After a hard year of training and racing, most of us like to relax in the Christmas holidays, let our hair down and indulge in a few drinks. After all, we reason, we can “burn off” those extra calories consumed by doing some longer training sessions while we are on holidays, right?
While we may use the extra calories we consume as food, especially carbohydrates, for energy, when it comes to alcohol, the news isn’t good. As well as being calorie dense (7kcal per gram), alcohol has zero nutritional value, and isn’t metabolised for use in the body as energy. Instead, it is metabolised to free fatty acids which in a chronically elevated state, are associated with obesity, diabetes and cardiovascular disease. The moniker that “alcohol is simply empty calories” rings true.
Alcohol use constricts metabolism and energy production – the exact opposite of the training effect we are seeking in our endurance programs.
The cold hard facts are that there is no amount of alcohol consumption that has been proven to be safe, despite some very clever PR campaigns by agencies in the US in the 2000s that cited a tiny French study that suggested that a glass of wine per day was good for you…. sorry!
In terms of alcohol and exercise it would seem that the effects on the body as mentioned above, cancel each other out! For what good exercise does for the body, mind and spirit, alcohol in excess can be damaging.
Alcohol impedes the ability to burn energy (ATP) and blunts your metabolism, making it easier to gain weight. Additionally, it can impair our decision making and cognition to varying degrees, therefore it may make us less cognisant around how much energy we may be consuming, which provides a double whammy for those who are working at body composition management. On the flip side, exercise helps improve metabolism and weight management as well as helping us to increase our mindfulness, especially where energy consumption is concerned.
Alcohol consumption is associated with dehydration and in extreme cases, cardiac issues, including arrhythmias and increased heart rate, whereas exercise has the opposite effect.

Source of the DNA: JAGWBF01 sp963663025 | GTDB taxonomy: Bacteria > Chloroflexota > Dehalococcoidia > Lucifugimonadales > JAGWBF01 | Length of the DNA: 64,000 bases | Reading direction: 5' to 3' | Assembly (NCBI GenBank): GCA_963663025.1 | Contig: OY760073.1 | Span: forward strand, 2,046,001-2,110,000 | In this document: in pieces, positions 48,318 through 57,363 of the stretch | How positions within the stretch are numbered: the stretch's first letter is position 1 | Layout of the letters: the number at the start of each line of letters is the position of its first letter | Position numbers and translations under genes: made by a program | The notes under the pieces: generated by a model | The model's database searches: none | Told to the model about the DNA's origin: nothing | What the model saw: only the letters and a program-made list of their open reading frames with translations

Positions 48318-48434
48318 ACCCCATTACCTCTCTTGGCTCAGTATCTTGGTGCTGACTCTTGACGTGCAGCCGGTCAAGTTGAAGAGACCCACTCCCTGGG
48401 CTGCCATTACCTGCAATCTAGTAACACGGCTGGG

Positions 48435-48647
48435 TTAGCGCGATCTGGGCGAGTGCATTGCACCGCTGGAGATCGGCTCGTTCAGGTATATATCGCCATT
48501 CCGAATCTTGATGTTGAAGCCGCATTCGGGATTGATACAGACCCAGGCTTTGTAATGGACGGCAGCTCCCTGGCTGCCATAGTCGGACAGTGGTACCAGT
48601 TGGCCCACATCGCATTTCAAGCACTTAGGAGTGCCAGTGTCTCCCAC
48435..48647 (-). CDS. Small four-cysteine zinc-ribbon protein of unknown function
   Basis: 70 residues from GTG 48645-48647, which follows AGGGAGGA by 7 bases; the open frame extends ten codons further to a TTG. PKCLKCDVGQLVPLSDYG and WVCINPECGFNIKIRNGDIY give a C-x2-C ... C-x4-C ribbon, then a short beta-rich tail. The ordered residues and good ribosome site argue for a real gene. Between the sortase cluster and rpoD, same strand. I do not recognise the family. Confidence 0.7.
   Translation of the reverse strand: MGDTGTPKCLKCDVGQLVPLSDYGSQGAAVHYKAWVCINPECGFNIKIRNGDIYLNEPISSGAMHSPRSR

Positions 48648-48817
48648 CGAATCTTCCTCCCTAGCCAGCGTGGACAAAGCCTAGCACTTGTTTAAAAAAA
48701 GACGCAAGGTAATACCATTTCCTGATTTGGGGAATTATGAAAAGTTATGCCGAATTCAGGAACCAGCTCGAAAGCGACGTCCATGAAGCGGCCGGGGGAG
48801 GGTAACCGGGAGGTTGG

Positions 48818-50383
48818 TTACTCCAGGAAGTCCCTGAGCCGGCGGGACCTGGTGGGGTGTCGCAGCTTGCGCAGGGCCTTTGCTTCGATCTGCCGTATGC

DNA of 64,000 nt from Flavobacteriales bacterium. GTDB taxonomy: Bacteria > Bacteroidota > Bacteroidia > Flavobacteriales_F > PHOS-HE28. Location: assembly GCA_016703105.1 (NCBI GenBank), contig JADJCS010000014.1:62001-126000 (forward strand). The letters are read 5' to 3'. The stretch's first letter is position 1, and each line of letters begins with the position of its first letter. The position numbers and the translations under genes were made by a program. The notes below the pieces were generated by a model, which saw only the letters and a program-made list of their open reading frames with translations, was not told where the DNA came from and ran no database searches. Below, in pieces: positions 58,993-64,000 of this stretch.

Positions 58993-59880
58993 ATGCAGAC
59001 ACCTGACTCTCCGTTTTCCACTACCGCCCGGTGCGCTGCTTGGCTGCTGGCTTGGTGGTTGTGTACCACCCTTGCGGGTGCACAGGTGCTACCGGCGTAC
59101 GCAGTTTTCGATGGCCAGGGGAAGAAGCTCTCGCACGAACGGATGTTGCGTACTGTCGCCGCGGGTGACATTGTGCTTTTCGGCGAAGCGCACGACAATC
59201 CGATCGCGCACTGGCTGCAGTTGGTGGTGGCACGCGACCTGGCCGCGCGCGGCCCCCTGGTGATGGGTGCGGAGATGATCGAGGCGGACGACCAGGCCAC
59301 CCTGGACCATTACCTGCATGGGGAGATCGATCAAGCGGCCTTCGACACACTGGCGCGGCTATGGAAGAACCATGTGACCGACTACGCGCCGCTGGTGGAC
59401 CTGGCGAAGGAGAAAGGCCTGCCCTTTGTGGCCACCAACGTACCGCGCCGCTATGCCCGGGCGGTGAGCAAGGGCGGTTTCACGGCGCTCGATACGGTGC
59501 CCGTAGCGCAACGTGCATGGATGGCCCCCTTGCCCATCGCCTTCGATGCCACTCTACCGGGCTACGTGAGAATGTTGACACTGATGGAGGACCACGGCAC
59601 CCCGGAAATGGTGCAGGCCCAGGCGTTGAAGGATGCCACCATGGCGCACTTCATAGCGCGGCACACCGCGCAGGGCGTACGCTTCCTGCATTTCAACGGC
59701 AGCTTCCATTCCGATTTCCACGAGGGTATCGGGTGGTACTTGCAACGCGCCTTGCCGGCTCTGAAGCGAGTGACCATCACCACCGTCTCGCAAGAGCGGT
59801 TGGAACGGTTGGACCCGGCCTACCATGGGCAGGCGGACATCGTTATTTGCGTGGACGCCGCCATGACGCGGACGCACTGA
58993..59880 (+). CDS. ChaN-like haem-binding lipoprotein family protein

Regular exercise helps improve sleep patterns, alcohol disrupts them.
Alcohol slows you down, inhibits motor control and is a depressive drug. Exercise, on the other hand improves coordination, balance and muscular control and has a demonstrated effect on improving mood and psychological affect.
Exercise often promotes connection with others, whereas increasing alcohol consumption can be associated with loneliness, shame and isolation, not to mention regret when after a big night you feel like you’ve been run over by a truck.
Uniquely from an endurance point of view, because alcohol disrupts fluid balance in muscle cells, their ability to produce adenosine triphosphate (ATP), your muscles’ source of energy is inhibited, and the ability to contract a muscle is diminished. Additionally, alcohol inhibits the process of gluconeogenesis which in turn, ultimately reduces the amount of a coenzyme essential in the production of ATP, which results in a lack of energy and loss of endurance.
In the case of the Christmas season, it’s unlikely that the odd glass of alcohol will have long term impact. However, it’s worth considering being mindful in making choices around alcohol consumption, particularly from a training point of view.